Elon Musk has been all over the news lately, the coverage ranging from his unexpected tweet about taking Tesla private to revelations of the chaos in the company's work environment. Consequently, Tesla shares have dipped nearly 10% this past week and 24% over the past month. While this dip is insignificant in the long term prospect of the company, a more concerning aspect is Musk's behavior. Shareholders alike have joined in confused chaos as to the future of Tesla, and rightfully so. Despite the extraordinary vision Musk has for the company, it will not go anywhere if the present leadership style persists.
Legendary investor Steve Eisman, notoriously known for his correct prediction about the housing market crash of 2007, announced in late July he is short on Tesla for "execution problems", citing the exodus of top executives from the company in recent months. This trend was correctly identified well before Musk's twitter storm and reports about Tesla's work life. The fact that the trend of poor management has only worsened over the past month indicates that Musk is not receptive of evidence-based criticism, which is a critical flaw when shareholders are already on the brink of hope for the company.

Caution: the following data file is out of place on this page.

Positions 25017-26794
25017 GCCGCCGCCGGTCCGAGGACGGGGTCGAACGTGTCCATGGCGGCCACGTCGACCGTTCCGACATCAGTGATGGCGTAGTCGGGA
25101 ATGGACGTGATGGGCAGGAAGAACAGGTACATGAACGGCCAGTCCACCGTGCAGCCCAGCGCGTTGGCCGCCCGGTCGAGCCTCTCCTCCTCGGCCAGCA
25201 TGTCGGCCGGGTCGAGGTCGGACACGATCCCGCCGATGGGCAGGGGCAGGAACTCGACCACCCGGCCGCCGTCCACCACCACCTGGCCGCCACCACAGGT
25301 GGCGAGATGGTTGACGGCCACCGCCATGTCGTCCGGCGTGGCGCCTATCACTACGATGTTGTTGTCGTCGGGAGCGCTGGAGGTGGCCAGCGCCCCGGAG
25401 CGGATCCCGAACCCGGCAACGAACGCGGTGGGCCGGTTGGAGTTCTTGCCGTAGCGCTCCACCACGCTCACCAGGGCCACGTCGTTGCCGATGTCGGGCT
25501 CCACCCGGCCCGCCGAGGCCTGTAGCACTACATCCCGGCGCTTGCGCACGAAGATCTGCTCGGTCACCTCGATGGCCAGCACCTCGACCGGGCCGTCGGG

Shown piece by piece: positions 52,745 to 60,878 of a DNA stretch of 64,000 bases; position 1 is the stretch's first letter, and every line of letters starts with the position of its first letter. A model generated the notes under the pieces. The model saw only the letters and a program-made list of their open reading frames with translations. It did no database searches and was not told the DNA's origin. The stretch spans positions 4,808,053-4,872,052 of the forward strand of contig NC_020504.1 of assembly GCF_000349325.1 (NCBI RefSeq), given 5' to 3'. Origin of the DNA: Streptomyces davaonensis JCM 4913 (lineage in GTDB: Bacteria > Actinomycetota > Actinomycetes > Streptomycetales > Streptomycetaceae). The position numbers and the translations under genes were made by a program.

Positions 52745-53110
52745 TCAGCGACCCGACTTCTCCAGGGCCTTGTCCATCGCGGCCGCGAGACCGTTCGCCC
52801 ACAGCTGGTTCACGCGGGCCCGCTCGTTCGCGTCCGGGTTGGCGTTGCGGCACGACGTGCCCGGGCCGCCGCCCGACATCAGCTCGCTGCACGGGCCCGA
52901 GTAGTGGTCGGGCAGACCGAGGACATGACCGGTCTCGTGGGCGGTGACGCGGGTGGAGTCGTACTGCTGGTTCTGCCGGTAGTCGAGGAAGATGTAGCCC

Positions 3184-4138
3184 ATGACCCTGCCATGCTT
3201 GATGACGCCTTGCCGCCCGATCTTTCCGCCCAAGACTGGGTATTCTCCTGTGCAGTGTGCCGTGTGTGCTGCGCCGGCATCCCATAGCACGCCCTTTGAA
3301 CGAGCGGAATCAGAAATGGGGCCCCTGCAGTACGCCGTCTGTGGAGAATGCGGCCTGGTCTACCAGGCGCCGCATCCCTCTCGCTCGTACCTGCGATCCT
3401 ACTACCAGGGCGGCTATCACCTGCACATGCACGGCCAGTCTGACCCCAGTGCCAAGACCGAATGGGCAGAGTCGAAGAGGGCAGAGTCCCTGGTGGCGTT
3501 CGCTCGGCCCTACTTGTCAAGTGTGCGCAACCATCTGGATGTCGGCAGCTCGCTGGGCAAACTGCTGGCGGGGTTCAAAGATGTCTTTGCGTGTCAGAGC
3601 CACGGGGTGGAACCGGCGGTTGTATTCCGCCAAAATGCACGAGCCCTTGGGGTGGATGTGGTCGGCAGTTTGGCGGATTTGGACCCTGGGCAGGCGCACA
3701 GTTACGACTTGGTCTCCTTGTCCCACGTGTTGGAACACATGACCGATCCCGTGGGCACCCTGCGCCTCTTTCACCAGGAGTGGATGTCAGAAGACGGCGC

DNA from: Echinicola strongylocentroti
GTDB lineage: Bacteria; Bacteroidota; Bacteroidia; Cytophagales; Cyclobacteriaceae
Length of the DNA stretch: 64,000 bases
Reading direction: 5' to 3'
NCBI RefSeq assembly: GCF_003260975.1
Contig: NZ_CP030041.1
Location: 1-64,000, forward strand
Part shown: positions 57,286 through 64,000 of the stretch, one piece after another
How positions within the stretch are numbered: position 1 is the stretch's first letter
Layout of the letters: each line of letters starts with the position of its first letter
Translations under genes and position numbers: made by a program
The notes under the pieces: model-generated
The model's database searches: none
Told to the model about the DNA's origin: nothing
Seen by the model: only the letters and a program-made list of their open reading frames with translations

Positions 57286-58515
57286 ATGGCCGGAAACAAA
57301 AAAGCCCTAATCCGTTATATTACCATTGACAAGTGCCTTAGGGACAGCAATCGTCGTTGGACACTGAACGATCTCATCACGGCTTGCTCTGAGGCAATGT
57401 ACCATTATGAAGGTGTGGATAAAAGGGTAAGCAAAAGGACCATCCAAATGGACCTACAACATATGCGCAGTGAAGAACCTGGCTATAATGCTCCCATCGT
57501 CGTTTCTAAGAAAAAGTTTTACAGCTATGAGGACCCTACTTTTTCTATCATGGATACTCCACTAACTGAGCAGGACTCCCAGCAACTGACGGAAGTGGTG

In terms of management specifics, one former VP describes Musk's leadership style as "intricate and terrible". Similar to Amazon, there are long, arduous hours. However, Bezos has not created a rift between his workers on the magnitude that Musk has created. While some find his work "inspiring", others, like the former VP, find his style to be ineffective and, in a sense, stubborn. This type of rift is never a good thing fundamentally. Regardless of how well a company is doing, workers and management are what gets the concept to market, and if there is a rift in the perspectives between the two, inefficiency and all sorts of chaos arise.
Increasing competition also provides no benefit to Tesla. Mercedes just announced its plans to "aggressively" approach the electric car industry by unveiling plans for a new electric EQC. This plan is projected to be 15-25% of Mercedes' total revenues by 2025.
If you pair Musk's stubborn and inefficient management techniques, as well as his loose behavior regarding something as critical as Tesla's financial future, and increasing competition on both domestic and foreign fronts, Tesla faces a long uphill battle ahead, one which present/interested investors should be heavily concerned about.
My take: Avoid Tesla unless Musk explicitly states changes within the company such as management style or changes in his behavior. For current investors, don't sell unless more troubles in/from the company occur over the coming months (especially if these events persist after earnings).
Reddyfinance and Rishabh Reddy are not liable for any financial losses as a result of this article. This post is strictly an opinion and in no way should be recommended as the sole means of reasoning for investment. Rishabh does not own shares in Tesla, Amazon, or Mercedes.